For many businesses, March is a season for bonuses and pay raises. So I’ve spent the last few weeks listening to a number of my peers discussing performance reviews. Some of them were pleased. Some were not so pleased. A few are still in recovery mode. Nearly all of them were nervous in the weeks leading up to them.
For the lucky few who have never had a performance review, it is a frank discussion about one’s contributions to the business, which can leads to talks about compensation. As you can imagine, performance reviews can cause a fair amount of anxiety, particularly when you don’t know what to expect. What if it goes badly? What if your salary isn’t what you thought it should be? How do you navigate this uncomfortable conversation?
I’ve mentioned before that I am not one for self-promotion. However, I don’t worry too much about performance reviews. Performance reviews aren’t about self-promotion at all. Performance reviews are about preparation. And if you make a habit out of honest self-assessment and marking your personal and professional growth, you will be well-armed for any performance review.
A good review begins months beforehand when you set goals. Your goals should be relevant and measurable. Goals that are relevant to your career contribute to your professional development. Measurability gives you a way to prove your good work without ambiguity. You and your managers will know whether or not you’ve met them prior to your review. Depending on where you work, you might have a performance management system in place wherein you and your supervisor determine your goals. If not, now is the perfect time to sit down with your supervisor and create them. You will only look ambitious and enthusiastic for doing so.
One of the best career tips I’ve ever received is to create a “Yay Me” file. If that sounds silly, re-title it as you please and do it anyway because it’s a genius idea. The file contains any accolade, kudos, thank you letter or what have you that illustrates what a good job you’ve done. This is great for people who don’t feel comfortable talking about their accomplishments. The file will do all the talking for you. Side note – I the Yay Me file provides handy reassurance for those “OMFG-what-am-I-doing-this-moment-is-too-big-for-me” career meltdown moments that some of us are prone to in our 20’s.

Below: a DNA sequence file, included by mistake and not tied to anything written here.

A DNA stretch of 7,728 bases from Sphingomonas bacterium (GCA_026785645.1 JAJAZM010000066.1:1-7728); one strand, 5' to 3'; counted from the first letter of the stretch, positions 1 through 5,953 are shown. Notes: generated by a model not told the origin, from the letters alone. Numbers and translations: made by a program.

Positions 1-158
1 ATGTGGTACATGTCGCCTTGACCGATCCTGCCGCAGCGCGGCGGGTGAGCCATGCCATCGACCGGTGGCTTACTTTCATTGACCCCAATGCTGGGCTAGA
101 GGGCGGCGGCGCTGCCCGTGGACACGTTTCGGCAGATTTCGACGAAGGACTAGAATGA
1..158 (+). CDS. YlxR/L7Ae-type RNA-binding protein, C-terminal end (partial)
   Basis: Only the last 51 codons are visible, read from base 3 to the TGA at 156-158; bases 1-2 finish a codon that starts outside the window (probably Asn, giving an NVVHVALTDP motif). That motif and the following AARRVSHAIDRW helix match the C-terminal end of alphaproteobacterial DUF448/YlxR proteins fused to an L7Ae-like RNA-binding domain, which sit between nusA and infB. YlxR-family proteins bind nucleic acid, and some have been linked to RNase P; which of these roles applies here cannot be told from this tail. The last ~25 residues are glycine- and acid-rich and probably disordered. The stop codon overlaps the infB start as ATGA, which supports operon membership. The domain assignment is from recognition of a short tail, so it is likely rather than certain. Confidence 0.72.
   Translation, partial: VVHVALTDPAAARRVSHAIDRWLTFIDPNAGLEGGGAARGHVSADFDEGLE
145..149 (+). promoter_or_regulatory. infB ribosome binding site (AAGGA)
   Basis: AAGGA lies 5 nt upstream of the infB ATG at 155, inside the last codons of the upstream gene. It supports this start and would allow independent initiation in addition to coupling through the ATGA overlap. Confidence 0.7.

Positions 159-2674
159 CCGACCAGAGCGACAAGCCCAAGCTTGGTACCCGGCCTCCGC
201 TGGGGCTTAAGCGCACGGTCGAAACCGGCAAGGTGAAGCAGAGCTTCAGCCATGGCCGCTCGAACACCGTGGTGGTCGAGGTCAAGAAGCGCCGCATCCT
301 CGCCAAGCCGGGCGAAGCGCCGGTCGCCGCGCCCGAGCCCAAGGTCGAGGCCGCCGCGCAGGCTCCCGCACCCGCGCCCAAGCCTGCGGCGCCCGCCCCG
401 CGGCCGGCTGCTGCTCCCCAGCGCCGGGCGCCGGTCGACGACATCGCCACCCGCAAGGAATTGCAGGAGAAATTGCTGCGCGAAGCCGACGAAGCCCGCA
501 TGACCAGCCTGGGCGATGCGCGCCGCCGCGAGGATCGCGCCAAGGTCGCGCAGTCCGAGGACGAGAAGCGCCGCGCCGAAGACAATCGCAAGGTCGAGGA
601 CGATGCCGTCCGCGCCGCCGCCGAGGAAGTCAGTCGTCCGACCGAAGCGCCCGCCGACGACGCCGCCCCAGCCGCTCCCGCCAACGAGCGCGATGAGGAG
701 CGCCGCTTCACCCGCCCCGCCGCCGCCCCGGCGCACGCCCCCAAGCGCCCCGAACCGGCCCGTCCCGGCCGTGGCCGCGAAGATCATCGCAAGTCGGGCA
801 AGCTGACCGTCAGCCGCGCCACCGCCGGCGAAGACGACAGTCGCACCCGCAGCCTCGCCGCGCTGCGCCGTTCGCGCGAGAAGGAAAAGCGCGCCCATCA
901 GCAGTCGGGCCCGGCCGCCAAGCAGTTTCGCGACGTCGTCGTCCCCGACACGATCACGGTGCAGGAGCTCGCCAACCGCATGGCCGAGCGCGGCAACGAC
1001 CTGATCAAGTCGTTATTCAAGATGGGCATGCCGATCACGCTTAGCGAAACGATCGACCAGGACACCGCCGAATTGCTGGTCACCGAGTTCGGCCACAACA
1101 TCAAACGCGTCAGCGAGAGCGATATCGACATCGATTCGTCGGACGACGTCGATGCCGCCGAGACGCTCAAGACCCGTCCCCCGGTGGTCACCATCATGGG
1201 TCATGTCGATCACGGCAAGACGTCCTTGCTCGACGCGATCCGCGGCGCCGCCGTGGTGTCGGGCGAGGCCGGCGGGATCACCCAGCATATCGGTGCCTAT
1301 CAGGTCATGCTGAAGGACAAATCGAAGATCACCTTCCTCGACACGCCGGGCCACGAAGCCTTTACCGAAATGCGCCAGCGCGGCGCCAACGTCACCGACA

You should also keep track of things you do outside the scope of your goals. If you are a good employee, chances are you will end up taking on assignments that fall outside the scope of your job description. You should still make sure your accomplishments are marked. Whether it’s cc-ing people on emails or sharing your project updates at meetings, your supervisors should be aware of how much work you do and how much of a team player you are.
A few weeks prior to your review, gather your materials. It’s been a whole year of work and you might have forgotten the awesome things you’ve done. More importantly, the people who determine your salary might have forgotten the awesome things you’ve done. You will have an easier time reminding them when you can easily pull examples. And realizing how much you’ve done over the year will give you the confidence needed to handle your review like a champ.
If you’ve completed your goals and taken stock of your successes, you probably have a good sense of how your review will go before you go into it. Hopefully, you know it’s going to be awesome and you’re right. But let’s say the discussion starts going south. Don’t cry and don’t freak out – that will only make and uncomfortable situation worse. Instead, calmly ask why your assessment isn’t as favorable as you thought. You may be able to contradict your manager’s sentiments with your arsenal of accolades and list of goals accomplished. Or maybe, in hearing your review, you realize there are areas where you need improvement. Don’t take it personally. You are not your job. But use these weaknesses as starting points for your next year of professional development.
Let’s face it – no amount of preparation can eliminate all discomfort from performance reviews. Sitting in a room to be judged is nobody’s favorite thing. But as the old proverb goes, “Forewarned is forearmed,” and a year’s worth of preparation can make a difference in both your confidence and the direction of your review.
A final, unrelated, but nonetheless vital piece of advice – taxes are due next Monday, April 16. This includes any money you owe to the IRS. If you know you won’t get it done, be sure to file an extension ASAP. Either way, get to it if you haven’t already. And make sure you don’t miss out on any awesome deductions.
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